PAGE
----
Privilege

I always noticed him as I walked out of my parents house growing up. Tall, thin and moving slowly his speed never seemed to vary. He wore the same clothing every day….dark gray IMG_6439pants, a lighter gray work shirt with his name embroidered above the pocket, thick soled factory work boots and a straw fedora or “gentlemans” hat on his head. He never failed to smile when he saw me….we shared a bond…….

James Pete

He was the “yardman” for my parents when I was a child. There was one before James, his name was Hobart and while I heard stories of him, he was gone before I was old enough to remember him, but James was the man. He mowed grass, pulled weeds, planted flowers, raked, tilled the beds right alongside my mother. These were the days before weed eaters and gas blowers. The work was by hand and always happened in the heat, humidity and rain of the southern summers, yet he was always there…working through it all.

He was kind and gentle and taught me more about life, people and the way we can be than almost any other adult. Growing up as a black man (he never would have used the term “African American”) in the Heart of Dixie in those days had to be incredibly difficult. I have no idea how much schooling he had, but I doubt very much, although he could read and write. When he was a boy he worked on the watercress farms that dotted the landscape of north Alabama. From aluminum jon boats the boys reached into the murky water gathering the cress from the ponds. His lower arms were covered in scars that he said were from the water moccasins or cotton mouths that often bit him. I remember staring at him open mouthed when he told me this – the dreaded cotton mouth was the most feared snake in the south and we all thought they’d kill you. He said that he’d been biten so often that he had become immune to their venom….to this day I don’t know if it was true or not…..but I believed him. As he came of age he went to work at a local cotton gin where he had the most dangerous job of feeding the cotton into the gin itself. Somewhere around 30 his hand got caught in the gin and crushed…..It never did work right after that.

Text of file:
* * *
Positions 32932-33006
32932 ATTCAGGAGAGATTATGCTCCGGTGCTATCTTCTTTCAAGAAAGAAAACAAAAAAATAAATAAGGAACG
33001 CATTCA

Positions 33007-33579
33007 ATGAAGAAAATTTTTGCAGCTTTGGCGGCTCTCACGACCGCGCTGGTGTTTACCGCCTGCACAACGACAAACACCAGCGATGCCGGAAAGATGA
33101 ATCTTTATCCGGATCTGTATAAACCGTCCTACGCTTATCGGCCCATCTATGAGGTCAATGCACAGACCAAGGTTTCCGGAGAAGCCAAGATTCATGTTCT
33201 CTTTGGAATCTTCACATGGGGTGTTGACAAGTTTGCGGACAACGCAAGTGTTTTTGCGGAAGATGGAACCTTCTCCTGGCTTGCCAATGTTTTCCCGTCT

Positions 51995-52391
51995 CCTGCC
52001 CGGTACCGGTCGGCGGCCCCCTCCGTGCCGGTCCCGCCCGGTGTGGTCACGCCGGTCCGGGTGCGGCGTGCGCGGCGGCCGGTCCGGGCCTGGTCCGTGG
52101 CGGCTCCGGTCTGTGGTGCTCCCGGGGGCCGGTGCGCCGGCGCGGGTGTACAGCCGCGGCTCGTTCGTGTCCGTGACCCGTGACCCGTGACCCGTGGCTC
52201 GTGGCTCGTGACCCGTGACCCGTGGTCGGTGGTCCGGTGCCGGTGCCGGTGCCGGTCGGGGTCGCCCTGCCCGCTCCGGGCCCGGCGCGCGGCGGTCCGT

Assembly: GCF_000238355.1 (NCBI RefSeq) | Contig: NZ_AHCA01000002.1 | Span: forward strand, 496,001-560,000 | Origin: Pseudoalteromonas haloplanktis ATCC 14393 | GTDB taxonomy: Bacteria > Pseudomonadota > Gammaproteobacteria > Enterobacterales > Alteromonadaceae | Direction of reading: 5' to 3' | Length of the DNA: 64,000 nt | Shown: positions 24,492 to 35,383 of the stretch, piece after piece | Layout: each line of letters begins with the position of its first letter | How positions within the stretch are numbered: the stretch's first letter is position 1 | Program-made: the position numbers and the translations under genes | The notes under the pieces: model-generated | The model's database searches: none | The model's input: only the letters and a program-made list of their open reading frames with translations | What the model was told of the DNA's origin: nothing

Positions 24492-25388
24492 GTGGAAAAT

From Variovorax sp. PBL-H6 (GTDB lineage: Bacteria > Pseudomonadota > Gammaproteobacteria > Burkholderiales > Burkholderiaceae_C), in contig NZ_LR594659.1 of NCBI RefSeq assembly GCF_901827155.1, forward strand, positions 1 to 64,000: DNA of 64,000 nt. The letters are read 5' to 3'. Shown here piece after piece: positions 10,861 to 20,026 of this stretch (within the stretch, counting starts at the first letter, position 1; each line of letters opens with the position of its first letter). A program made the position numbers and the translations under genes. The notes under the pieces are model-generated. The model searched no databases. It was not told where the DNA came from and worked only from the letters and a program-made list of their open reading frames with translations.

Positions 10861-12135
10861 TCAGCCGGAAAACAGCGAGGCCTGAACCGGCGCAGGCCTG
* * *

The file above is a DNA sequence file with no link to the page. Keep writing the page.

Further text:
James lived in Tanner about 20 miles from my home. He farmed, raising vegetables and hogs (he never called them pigs). He was married and had several daughters all of whom I didn’t meet until much later in life. He drove an old Chevrolet Cheyenne pickup truck, his right hand draped across the steering wheel because he couldn’t really “grip” the wheel, often picking me up at school in the afternoons. I told him that I would drive a truck one day….he just laughed and laughed…saying “that’s what all boys say”……I loved to listen to his stories…the lilt of his voice…his glowing skin and smile that crept across his face. Working beside him in the yard, watching him lift his hat and wipe sweat from his brow….and planting taught me patience. Every Christmas we shared gifts. I always gave him something I made, my parents gave him money and he always…always brought fresh sausage to the house for our Christmas breakfast. The flavor of that lingers in my mouth to this day……..